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Selected highlights: Differences between Australian men and women
While over 80% of Australian men and women reported they were satisfied with their lives, there are significant differences in their health, social and economic characteristics, and their work and family balance.
· Wealth: Women aged 55-64 have much less superannuation than men of the same age - an average of $196,409 compared with $310,145. However rates of home ownership are similar for this age group - 77% for men, and 79% for women
· Employment: Fewer women are in the labour force than men, and those in the labour force are more likely to be in part-time and casual employment, and more likely to be under-employed than men.
· Income: Women earn less overall, averaging a rate ratio of .89 of male earnings (non-managerial adult hourly ordinary time cash earnings).
· Female graduates earn less than male graduates overall, with median starting salaries of $56k and $60k respectively, and they earn less in 16 out of 19 key industries.
· More women than men attain a bachelor degree. Women are most likely to qualify in management, or society and culture, while men are most likely to qualify in engineering or architecture degrees.
· Risky levels of drinking are dropping for both men and women, but men are still more than twice as likely to exceed the drinking guidelines as women: 24% compared with 9%.
· While men are much more likely to be overweight, levels of obesity are similar for men and women. Women of all ages are more likely to be sedentary.
· Women are slightly more likely to suffer from mental or behavioural conditions, with young women having twice the rate of reported anxiety of young men. However, men are more than three times as likely to take their own lives.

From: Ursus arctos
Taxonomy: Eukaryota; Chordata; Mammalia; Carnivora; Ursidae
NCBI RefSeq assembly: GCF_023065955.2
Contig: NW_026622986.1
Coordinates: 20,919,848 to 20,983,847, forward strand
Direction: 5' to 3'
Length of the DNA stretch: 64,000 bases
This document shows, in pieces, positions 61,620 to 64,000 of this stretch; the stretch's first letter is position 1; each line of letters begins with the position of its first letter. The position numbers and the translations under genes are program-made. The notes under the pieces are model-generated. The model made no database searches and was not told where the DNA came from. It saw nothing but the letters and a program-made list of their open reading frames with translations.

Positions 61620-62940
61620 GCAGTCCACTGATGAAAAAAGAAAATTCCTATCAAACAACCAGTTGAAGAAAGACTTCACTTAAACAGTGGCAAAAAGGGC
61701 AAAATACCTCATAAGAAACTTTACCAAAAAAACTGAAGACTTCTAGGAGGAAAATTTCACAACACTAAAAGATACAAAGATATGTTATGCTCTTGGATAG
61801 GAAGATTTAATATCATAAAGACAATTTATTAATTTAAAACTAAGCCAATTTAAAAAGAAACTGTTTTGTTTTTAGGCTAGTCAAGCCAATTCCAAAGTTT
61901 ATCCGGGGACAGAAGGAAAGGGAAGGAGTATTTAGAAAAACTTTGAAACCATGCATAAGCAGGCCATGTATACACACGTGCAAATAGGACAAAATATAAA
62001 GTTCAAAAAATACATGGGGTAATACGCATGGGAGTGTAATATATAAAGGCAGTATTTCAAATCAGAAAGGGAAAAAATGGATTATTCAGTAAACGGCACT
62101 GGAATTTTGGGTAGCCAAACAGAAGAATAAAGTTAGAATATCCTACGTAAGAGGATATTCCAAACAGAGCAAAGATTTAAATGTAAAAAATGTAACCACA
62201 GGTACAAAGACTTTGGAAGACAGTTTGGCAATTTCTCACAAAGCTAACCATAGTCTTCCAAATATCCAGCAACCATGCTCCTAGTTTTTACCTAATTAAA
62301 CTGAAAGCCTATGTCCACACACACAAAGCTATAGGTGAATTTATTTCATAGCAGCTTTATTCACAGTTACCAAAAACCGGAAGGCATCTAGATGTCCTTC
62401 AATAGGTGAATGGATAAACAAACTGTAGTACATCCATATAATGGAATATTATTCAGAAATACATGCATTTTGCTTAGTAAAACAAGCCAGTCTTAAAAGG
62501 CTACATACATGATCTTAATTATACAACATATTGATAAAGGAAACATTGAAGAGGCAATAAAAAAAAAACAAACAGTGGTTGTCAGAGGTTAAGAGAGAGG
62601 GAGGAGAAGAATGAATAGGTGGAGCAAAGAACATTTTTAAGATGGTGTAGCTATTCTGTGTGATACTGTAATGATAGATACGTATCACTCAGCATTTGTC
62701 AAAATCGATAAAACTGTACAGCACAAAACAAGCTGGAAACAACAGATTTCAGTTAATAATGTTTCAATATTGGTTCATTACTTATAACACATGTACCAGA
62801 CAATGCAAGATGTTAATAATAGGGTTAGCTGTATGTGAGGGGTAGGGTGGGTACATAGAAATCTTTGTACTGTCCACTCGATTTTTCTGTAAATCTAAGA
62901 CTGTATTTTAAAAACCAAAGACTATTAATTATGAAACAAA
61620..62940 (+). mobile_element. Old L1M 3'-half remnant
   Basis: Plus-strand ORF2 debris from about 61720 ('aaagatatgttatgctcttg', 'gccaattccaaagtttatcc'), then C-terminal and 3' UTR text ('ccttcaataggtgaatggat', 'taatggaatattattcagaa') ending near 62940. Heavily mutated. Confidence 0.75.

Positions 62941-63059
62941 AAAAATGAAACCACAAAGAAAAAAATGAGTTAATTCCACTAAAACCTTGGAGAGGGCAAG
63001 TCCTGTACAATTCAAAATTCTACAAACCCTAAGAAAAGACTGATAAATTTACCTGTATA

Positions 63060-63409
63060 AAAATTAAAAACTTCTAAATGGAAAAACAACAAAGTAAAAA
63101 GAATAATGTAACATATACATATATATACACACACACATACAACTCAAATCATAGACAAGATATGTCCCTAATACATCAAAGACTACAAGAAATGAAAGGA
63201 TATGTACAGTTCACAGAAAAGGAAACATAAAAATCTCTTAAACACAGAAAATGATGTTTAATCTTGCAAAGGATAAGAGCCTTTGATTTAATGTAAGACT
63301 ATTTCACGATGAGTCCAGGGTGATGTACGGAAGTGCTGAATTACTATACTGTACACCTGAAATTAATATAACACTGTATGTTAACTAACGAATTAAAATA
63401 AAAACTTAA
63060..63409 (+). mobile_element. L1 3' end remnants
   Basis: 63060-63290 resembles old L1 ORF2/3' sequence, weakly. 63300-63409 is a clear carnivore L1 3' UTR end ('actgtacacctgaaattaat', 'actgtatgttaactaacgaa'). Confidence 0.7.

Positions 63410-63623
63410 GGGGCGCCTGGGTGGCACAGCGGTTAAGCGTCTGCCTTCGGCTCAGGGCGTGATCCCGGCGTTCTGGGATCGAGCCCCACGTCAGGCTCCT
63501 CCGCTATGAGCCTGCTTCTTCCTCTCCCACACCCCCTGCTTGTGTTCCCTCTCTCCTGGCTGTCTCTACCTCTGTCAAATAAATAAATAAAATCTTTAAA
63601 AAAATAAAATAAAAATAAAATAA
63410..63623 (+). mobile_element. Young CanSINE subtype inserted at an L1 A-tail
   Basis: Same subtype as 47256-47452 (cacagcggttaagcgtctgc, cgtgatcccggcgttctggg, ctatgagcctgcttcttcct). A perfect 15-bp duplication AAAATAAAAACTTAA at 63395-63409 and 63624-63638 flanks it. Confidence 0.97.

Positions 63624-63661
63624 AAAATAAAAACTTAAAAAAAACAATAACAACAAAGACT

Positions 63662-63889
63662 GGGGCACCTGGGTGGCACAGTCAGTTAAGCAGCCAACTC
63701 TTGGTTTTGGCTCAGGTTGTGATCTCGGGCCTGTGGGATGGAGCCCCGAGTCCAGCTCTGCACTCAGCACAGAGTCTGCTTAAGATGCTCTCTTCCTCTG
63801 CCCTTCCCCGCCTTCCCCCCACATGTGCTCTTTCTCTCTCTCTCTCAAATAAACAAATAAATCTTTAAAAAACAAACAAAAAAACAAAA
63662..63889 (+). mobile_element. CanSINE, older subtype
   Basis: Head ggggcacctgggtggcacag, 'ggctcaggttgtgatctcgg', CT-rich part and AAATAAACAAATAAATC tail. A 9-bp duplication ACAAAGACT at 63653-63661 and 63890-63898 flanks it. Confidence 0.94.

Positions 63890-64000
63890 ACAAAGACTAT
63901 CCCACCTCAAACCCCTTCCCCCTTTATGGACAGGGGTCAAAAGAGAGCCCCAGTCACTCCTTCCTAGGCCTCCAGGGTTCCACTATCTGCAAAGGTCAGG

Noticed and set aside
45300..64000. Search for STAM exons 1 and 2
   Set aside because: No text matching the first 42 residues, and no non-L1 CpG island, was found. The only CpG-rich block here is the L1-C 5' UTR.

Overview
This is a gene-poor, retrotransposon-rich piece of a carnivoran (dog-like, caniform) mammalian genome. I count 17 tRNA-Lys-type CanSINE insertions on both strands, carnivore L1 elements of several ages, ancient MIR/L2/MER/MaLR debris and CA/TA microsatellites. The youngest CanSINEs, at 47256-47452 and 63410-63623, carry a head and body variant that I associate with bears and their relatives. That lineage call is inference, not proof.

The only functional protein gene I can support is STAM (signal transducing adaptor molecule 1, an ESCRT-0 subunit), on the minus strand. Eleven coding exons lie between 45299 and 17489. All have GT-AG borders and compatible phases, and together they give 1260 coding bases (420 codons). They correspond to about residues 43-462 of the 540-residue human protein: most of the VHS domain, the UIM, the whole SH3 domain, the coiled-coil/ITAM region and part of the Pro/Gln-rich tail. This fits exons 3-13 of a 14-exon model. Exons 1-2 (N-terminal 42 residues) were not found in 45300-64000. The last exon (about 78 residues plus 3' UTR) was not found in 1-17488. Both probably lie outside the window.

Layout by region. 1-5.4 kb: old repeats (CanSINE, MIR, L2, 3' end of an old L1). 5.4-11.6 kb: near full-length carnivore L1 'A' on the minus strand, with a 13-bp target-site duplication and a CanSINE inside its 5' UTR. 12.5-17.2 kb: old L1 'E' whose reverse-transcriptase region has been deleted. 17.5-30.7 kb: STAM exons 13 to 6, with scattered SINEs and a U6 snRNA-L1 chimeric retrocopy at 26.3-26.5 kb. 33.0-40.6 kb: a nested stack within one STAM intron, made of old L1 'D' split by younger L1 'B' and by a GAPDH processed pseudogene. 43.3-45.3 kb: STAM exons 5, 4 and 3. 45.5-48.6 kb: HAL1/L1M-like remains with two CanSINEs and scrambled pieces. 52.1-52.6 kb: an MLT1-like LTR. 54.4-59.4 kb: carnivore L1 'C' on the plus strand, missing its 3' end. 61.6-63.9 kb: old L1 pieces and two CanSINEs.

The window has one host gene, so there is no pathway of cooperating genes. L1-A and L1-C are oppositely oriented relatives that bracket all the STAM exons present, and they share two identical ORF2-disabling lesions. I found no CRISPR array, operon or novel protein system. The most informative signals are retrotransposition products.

· On average, women live longer than men (84.5 years compared to 80.5 years)
· Almost all primary parental care leave, for non-public sector employees, was taken by women (95%). Women employees in all sectors, however, were slightly more likely than men to be employed with no leave entitlements (23% compared with 20%)
· Twice as many women as men provide primary care to a person with disability. Of these women who are primary carers, 13% are employed full-time, 27% part-time, and 57% are not in the labour force.
· While men and women averaged the same hours for paid and unpaid work overall, men spent twice as long as women in paid work and women spent twice as long as men in unpaid work (particularly domestic activities and child care).
· The imprisonment rate for men is over ten times that of women (402.5 men per 100,000 compared with 35.2 women per 100,000)
· Sentenced female prisoners are more likely than sentenced male prisoners to be sentenced for illicit drug offences, fraud and theft. They are also slightly more likely to be sentenced for homicide. Sentenced male prisoners are more likely to be sentenced for acts intended to cause injury, sexual assault, unlawful entry with intent, and robbery.
· While men and women experience similar rates of physical or threatened violence (5.0% compared with 4.5%), women are nearly five times as likely to be sexually assaulted (155.4 women per 100,000 compared with 34.3 men per 100,000).
· While more women have tertiary qualifications, they are under-represented on boards and in parliament.
· There has been a significant increase in female appointments in the senior executive service of the Australian Public Service (an increase from 35% to 43% over the past decade).
· There was also an increase of female Federal Circuit Court Judges over this time, rising from 23% to 42%.
For more detail on these highlights, see the Insights pages by domain, and the data cubes via the downloads tab.
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